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Stan wins again!

See here. The post Stan wins again! appeared first on Statistical Modeling, Causal Inference, and Social Science.

Genius is not enough: The sad story of Peter Hagelstein, living monument to the sunk-cost fallacy

I sometimes pick up various old collections that will be suitable for bathroom reading, and so it was that the other day I was sitting on the throne reading the summer 1985 issue of Granta, entitled Science. Lots of great stuff here,...Show More Summary

Hypothesis Testing is a Bad Idea (my talk at Warwick, England, 2:30pm Thurs 15 Sept)

This is the conference, and here’s my talk (will do Google hangout, just as with my recent talks in Bern, Strasbourg, etc): Hypothesis Testing is a Bad Idea Through a series of examples, we consider problems with classical hypothesis...Show More Summary

Barceló and Carbery on the Magnitude of Odd Balls

Read about Barcel\'o and Carbery's calculation of the magnitude of odd dimensional balls, utilizing the potential theory developed by Meckes.

You may not be interested in peer review, but peer review is interested in you

Here’s an ironic juxtaposition from Tyler Cowen’s blog. On 28 Apr he discusses a paper with a market system for improving peer review and concludes, “Interesting, but the main problem with the idea is simply that no one cares.” The day...Show More Summary

Stan users group hits 2000 registrations

Of course, there are bound to be duplicate emails, dead emails, and people who picked up Stan, joined the list, and never came back. But still, that’s a lot of people who’ve expressed interest! It’s been an amazing ride that’s only going...Show More Summary

Exploration vs. exploitation tradeoff

Alon Levy (link from Palko) looks into “Hyperloop, a loopy intercity rail transit idea proposed by Tesla Motors’ Elon Musk, an entrepreneur who hopes to make a living some day building cars,” and writes: There is a belief within American media that a successful person can succeed at anything. Show More Summary

Hokey mas, indeed

Paul Alper writes: The pictures which often accompany your blog are really “inside baseball” and I frequently fail to see the connection to the accompanying text. For example, when I click on today’s picture, I get: This happens to interest...Show More Summary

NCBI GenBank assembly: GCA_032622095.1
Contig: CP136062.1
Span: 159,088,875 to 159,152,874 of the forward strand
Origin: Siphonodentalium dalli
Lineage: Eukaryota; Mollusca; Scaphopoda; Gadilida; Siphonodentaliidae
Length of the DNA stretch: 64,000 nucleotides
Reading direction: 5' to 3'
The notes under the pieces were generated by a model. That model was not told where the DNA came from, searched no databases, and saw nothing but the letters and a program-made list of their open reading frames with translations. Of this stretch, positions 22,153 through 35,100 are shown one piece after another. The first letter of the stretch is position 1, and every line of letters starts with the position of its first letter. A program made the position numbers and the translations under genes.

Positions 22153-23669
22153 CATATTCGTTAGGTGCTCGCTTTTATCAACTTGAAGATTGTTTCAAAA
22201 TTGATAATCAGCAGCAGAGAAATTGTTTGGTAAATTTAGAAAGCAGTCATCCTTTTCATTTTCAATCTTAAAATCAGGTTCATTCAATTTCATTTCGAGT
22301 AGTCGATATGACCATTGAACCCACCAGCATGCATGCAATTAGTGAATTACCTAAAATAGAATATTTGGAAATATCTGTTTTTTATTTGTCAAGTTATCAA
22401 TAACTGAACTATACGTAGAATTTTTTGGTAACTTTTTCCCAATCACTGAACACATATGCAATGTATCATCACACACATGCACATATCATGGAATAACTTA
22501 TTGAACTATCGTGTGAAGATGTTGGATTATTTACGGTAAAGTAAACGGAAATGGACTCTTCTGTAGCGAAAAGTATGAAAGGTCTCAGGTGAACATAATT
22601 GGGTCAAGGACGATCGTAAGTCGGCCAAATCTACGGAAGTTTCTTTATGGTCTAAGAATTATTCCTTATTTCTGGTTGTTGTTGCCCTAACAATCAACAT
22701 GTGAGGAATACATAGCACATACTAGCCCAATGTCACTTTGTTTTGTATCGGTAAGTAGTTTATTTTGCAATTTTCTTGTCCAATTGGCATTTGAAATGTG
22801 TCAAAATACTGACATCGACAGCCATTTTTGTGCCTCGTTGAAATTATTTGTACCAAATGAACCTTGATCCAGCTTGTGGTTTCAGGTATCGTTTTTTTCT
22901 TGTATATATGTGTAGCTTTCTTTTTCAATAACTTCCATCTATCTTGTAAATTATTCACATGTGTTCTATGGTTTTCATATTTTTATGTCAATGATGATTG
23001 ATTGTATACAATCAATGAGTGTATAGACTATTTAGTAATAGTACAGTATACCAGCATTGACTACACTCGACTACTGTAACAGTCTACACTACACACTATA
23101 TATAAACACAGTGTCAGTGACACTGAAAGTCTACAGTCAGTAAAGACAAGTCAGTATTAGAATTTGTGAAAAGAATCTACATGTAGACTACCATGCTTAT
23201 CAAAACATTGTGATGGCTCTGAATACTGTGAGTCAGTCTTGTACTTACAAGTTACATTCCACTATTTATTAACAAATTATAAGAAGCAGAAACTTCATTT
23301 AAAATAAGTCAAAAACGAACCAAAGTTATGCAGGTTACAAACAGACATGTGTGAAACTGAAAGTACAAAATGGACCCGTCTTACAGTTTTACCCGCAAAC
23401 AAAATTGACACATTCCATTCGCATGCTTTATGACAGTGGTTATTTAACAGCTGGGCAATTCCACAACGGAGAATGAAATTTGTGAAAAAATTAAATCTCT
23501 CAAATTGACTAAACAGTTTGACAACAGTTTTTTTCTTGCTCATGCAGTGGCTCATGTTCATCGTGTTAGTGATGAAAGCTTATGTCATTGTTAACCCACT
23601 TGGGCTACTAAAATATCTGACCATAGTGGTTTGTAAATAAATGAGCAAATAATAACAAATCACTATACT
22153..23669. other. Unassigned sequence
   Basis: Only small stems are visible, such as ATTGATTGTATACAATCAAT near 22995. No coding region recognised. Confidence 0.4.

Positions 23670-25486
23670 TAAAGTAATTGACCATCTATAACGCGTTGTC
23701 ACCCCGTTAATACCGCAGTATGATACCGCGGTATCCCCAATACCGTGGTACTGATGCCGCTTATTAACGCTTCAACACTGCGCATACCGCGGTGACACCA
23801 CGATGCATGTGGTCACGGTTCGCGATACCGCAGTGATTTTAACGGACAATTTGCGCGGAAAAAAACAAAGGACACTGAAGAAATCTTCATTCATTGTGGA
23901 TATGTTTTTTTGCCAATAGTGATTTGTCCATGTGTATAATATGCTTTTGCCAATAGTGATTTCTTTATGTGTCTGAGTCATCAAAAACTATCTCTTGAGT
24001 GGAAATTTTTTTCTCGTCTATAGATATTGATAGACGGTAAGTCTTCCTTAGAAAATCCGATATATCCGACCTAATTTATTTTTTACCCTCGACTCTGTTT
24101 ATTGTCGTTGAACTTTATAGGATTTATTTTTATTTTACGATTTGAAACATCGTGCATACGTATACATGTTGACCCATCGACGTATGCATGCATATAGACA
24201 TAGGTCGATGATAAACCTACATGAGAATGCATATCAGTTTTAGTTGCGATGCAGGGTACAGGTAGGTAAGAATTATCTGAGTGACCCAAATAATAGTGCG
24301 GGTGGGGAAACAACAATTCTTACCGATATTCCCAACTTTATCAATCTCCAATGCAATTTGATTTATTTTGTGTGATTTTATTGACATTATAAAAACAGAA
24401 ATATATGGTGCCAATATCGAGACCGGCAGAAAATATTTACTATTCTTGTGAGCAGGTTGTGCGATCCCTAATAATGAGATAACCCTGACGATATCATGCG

Analyzing the challenges posed by Artificial Intelligence at the 4th Heidelberg Laureate Forum

(Heidelberg Laureate Forum Foundation) In recent years, Artificial Intelligence (AI) has established itself at the forefront of technological innovation. That is precisely why AI is the focus of the Hot Topic at the 4th Heidelberg Laureate Forum (HLF), 'AI: From Lofty Dream to Technology Driver', this Sept. 20 at the New University in Heidelberg.

Q: “Is A 50-State Poll As Good As 50 State Polls?” A: Use Mister P.

Jeff Lax points to this post from Nate Silver and asks for my thoughts. In his post, Nate talks about data quality issues of national and state polls. It’s a good discussion, but the one thing he unfortunately doesn’t talk about is multilevel regression and poststratification (or see here for more). Show More Summary

Penn software helps to identify course of cancer metastasis, tumor 'evolution'

(University of Pennsylvania School of Medicine) Tumors also differ among patients with the same type of cancer, so how is a physician able to prescribe a tailored regimen for the patient? Researchers developed Canopy, an approach toShow More Summary

Several postdoc positions in probabilistic modeling and machine learning in Aalto, Helsinki

In addition to the postdoc position I advertised recently, now Aalto University and University of Helsinki have 20 more open postdoc and research fellow positions. Many of the positions are in probabilistic models and machine learning. Show More Summary

It’s not about normality, it’s all about reality

This is just a repost, with a snazzy and appropriate title, of our discussion from a few years ago on the assumptions of linear regression, from section 3.6 of my book with Jennifer. In decreasing order of importance, these assumptions are: 1. Show More Summary

Carnegie Mellon algorithm detects online fraudsters

(Carnegie Mellon University) An algorithm developed at Carnegie Mellon University makes it easier to determine if someone has faked an Amazon or Yelp review or if a politician with a suspiciously large number of Twitter followers might have bought and paid for that popularity.

A Mathematical Birthday Life Hack

Save money and be the life of the next party with this one weird trick -- Read more on

Polling in the 21st century: There ain’t no urn

David Rothschild writes: The Washington Post (WaPo) utilized Survey Monkey (SM) to survey 74,886 registered voters in all 50 states on who they would vote for in the upcoming election. I am very excited about the work, because I am huge...Show More Summary

research-lies-allegations-windpipe update

Paul Alper writes: Found this today in the Washington Post. Recall that at my suggestion you blogged about this affair previously: Damn windpipe surgeons,...Show More Summary

ORNL receives Exascale Computing Project awards to develop next-gen applications

(DOE/Oak Ridge National Laboratory) The Department of Energy's Oak Ridge National Laboratory has received funding from DOE's Exascale Computing Project to develop applications for future exascale systems that will be 50 to 100 times more powerful than today's fastest supercomputers.

The new quantitative journalism

The first of the breed was Bill James. But now we have a bunch: Felix Salmon, Nate Silver, Amanda Cox, Carl Bialik,.... I put them in a different category than traditional science journalists such as Malcolm Gladwell, Gina Kolata, Stephen...Show More Summary

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